Uh oh. Microsoft granted patent on spyware removal

And their process is predictably so general as to make all other anti-spyware programs such as MalwareBytes and SuperAntiSpyware in violation of their patent:

This pretty much the way all anti-spyware programs work, so we can expect lawsuits against the smaller yet more efficient spyware removal programs.

This is not good.

This will not end well for someone, although they are likely to come up against somebody who will fight until the patent is destroyed. Frankly, I don’t see how this can possibly stand up to even the most rudimentary analysis in court no matter how much money is thrown at it. It would be like trying to patent fire.

Geez. I really, really wish the Patent and Trademark Office still felt some obligation to deny unworthy patents, instead of fobbing it off on wronged parties and the courts.

Software patents are utterly insane. They protect individual components of software, not the finished product, which completely destroys innovation and competition if the patent holder chooses to exercise it.

Sounds pretty easy to establish prior art on this one, simply send 'em to lavasoft.com or www.safer-networking.org.

Well, why don’t you write your congressman and get them to increase the funding of the PTO several hundred times over?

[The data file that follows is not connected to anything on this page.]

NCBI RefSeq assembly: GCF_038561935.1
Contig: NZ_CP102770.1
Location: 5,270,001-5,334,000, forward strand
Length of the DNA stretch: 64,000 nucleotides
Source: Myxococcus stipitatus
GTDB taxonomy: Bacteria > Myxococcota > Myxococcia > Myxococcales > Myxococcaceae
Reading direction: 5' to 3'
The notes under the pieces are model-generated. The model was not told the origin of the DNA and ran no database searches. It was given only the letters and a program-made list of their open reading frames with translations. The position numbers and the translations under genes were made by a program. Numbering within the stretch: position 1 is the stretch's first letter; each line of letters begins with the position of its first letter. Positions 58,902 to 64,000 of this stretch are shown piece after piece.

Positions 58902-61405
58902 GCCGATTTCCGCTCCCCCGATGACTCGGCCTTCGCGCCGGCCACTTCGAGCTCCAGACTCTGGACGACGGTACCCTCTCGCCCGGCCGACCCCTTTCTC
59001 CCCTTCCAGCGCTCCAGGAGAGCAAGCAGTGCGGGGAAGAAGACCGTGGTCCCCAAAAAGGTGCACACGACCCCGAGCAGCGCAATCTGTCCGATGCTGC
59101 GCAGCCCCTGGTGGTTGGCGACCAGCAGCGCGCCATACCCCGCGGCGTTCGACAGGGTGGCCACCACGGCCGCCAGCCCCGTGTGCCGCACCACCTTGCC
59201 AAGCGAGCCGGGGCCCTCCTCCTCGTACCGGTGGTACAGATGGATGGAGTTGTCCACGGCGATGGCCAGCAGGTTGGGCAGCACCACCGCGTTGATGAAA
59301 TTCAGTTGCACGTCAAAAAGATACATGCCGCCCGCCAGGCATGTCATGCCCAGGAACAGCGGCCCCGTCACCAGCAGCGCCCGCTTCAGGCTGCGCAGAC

Because you do realize that if the PTO engaged in these sorts of decisions, they would have to design and implement and entire system of administrative law courts and judges, hire lawyers skilled in every area of science, promulgate an entire new and large set of administrative rules, and spend at least 20 times as long examining every single patent, which means that they will also require patent agents who are skilled in those areas as well.

Or they could just leave these cases alone until people with both the interest and knowledge to correct any issues come along, instead of adding yet another couple of layers of bureaucracy and spending your hard earned taxpayer dollars on determining if “using a playground swing sideways” is covered by prior art when no one actually gives a shit.

I get so tired of these retarded “So and so got a patent” outrage stories that crop up. It’s always “how can they grant that?” and “ZOMG, like it’s fair use/adverse possession! No wait, I mean prior art!” which is about the extent of their patent law experience. The sky isn’t falling, and it really will have no effect on you whatsoever.